Presently, many health care workers and officials do not consider themselves at high risk of a smallpox attack and are confident that in the event of an outbreak ring vaccinations can take place quickly enough to protect them and the public.[30] Many health officials argue this intervention was not given due diligence before vaccination began.[31]

National Smallpox Vaccination Program – Policy Implications

Health Risks. The smallpox campaign is unique in the history of civilian immunization programs because it is not a public health program in the traditional sense, but rather a program of bioterrorism preparedness.[32] In past programs, the relatively small and known risks of adverse events associated with vaccines have been justified based on the need to reduce a known incidence of disease. For smallpox, such justification no longer exists.[33]

Historical studies indicate that inoculations will trigger a small but significant number of life-threatening reactions, including gangrene, encephalitis, and severe skin infections, and in some cases even death.[34] Today, immuno-suppressed patients, organ transplant recipients, and people infected with HIV and AIDS constitute new, vulnerable groups that pose unknown complications.[35] Therefore, mass vaccination of the U.S. population today will likely result in a higher occurrence of death than historical studies reveal.[36]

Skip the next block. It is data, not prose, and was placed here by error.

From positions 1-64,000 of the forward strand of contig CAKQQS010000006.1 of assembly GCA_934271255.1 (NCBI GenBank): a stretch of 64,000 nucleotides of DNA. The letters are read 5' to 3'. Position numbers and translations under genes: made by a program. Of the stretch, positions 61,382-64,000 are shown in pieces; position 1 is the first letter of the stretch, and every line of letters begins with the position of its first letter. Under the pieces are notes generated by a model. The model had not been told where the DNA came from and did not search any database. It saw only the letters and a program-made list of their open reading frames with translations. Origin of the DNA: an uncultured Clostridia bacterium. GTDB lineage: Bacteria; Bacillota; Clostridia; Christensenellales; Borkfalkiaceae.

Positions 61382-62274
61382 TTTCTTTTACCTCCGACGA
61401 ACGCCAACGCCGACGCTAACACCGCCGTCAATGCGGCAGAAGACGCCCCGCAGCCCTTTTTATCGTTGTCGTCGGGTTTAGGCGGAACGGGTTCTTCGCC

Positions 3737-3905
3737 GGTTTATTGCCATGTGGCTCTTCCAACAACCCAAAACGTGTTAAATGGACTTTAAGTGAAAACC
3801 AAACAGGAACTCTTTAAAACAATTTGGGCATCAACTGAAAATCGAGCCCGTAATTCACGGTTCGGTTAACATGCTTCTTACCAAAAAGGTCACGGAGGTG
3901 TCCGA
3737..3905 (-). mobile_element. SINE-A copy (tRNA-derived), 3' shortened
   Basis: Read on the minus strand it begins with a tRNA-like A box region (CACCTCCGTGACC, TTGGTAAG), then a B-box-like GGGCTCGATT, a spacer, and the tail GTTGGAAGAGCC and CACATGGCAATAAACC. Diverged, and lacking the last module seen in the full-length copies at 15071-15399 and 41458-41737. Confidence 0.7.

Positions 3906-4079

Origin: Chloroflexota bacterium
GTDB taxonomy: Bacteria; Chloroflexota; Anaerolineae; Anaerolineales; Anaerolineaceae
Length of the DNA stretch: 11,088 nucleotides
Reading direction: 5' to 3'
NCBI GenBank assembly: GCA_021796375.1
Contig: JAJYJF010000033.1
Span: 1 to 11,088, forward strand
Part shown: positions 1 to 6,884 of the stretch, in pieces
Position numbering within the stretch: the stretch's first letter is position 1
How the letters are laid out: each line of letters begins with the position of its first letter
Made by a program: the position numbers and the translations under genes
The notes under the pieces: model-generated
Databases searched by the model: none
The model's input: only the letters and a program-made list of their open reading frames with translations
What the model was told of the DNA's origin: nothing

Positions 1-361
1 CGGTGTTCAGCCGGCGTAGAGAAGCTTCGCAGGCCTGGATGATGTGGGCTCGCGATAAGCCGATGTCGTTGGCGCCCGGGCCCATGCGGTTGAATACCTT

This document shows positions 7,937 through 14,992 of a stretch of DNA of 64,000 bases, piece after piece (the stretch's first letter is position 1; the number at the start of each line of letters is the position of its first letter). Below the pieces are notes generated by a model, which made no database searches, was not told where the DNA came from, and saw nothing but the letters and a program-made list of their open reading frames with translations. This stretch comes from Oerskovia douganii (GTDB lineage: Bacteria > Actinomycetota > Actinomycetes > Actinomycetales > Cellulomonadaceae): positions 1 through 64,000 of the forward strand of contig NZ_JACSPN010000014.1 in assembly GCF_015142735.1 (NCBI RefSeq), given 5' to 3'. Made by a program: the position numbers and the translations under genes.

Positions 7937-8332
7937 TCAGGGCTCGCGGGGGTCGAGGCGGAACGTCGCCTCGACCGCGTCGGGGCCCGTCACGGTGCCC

Most recently, the vaccine’s link to over thirty cases of heart complications has caused the program to be suspended completely in twelve states, further hampering the program’s progress.[37] According to CDC reports, careful monitoring of individuals who recently received the vaccination indicates the vaccine may cause myocarditis, pericarditis, myopericarditis, and angina.[38]

The program’s aggressive schedule has also presented some health risks. In its haste to stay on schedule, CDC has distributed contradictory screening materials for those considering vaccination. For example, some CDC materials specifically state that certain asthma patients taking immune-suppressing drugs should be excluded while others do not mention asthma patients at all.[39] The differences in these materials create confusion for individuals trying to determine if they should be excluded from vaccination. Furthermore, mistakes like this raise concerns about whether the costs to volunteers and their families will be covered should they experience an adverse event and require time off work.[40]